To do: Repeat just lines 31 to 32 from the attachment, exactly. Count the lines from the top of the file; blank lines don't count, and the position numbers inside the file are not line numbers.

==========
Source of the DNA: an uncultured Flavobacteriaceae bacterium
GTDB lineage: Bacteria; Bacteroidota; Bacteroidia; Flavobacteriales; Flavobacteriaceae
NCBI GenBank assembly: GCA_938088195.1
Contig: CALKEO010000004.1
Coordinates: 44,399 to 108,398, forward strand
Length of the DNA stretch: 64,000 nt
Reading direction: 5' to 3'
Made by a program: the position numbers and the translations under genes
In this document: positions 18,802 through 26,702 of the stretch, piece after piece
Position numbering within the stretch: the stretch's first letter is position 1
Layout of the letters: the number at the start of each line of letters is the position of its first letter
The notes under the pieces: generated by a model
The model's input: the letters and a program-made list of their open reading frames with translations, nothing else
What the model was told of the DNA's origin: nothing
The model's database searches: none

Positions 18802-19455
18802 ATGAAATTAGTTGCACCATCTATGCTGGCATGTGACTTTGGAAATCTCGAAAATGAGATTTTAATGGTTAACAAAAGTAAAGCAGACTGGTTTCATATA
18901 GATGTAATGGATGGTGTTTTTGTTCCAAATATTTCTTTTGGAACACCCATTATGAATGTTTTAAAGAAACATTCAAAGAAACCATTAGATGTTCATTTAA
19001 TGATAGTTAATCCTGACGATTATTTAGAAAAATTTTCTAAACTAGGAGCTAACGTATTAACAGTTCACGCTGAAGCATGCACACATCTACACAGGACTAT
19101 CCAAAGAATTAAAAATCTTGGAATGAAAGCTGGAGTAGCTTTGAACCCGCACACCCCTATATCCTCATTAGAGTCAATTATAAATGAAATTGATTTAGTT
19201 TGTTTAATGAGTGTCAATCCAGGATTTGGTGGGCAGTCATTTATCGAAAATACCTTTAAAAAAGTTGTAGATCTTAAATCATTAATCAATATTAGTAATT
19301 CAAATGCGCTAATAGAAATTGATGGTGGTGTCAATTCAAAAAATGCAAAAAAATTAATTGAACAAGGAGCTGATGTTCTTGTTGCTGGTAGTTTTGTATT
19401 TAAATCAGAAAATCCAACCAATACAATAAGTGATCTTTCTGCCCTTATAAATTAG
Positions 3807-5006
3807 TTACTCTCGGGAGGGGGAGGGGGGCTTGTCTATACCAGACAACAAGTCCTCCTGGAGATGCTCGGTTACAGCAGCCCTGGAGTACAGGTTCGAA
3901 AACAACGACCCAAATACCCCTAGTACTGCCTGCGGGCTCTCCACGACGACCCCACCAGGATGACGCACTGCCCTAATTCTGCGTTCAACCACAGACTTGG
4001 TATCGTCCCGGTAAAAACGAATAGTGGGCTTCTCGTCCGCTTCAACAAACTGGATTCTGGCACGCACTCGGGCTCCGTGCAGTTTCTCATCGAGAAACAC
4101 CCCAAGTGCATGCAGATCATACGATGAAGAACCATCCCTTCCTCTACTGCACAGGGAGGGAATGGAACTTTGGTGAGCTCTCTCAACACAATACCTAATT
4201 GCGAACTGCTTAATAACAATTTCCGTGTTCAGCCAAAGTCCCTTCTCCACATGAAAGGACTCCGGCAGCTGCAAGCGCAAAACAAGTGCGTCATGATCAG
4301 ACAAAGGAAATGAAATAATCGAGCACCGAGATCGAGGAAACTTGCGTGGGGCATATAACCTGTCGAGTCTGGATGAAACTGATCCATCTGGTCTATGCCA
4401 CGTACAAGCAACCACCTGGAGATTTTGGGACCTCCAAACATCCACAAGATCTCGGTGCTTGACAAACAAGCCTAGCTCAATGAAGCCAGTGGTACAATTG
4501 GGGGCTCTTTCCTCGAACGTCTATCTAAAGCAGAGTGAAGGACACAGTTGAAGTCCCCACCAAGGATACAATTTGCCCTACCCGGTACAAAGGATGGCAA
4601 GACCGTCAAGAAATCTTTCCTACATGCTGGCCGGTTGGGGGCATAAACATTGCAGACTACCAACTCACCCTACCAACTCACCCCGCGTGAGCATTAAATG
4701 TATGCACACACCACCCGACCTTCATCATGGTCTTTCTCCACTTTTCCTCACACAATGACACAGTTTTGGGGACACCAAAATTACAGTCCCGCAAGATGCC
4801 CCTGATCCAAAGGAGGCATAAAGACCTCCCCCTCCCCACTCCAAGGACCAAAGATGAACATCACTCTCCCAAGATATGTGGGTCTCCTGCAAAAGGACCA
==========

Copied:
4401 CGTACAAGCAACCACCTGGAGATTTTGGGACCTCCAAACATCCACAAGATCTCGGTGCTTGACAAACAAGCCTAGCTCAATGAAGCCAGTGGTACAATTG
4501 GGGGCTCTTTCCTCGAACGTCTATCTAAAGCAGAGTGAAGGACACAGTTGAAGTCCCCACCAAGGATACAATTTGCCCTACCCGGTACAAAGGATGGCAA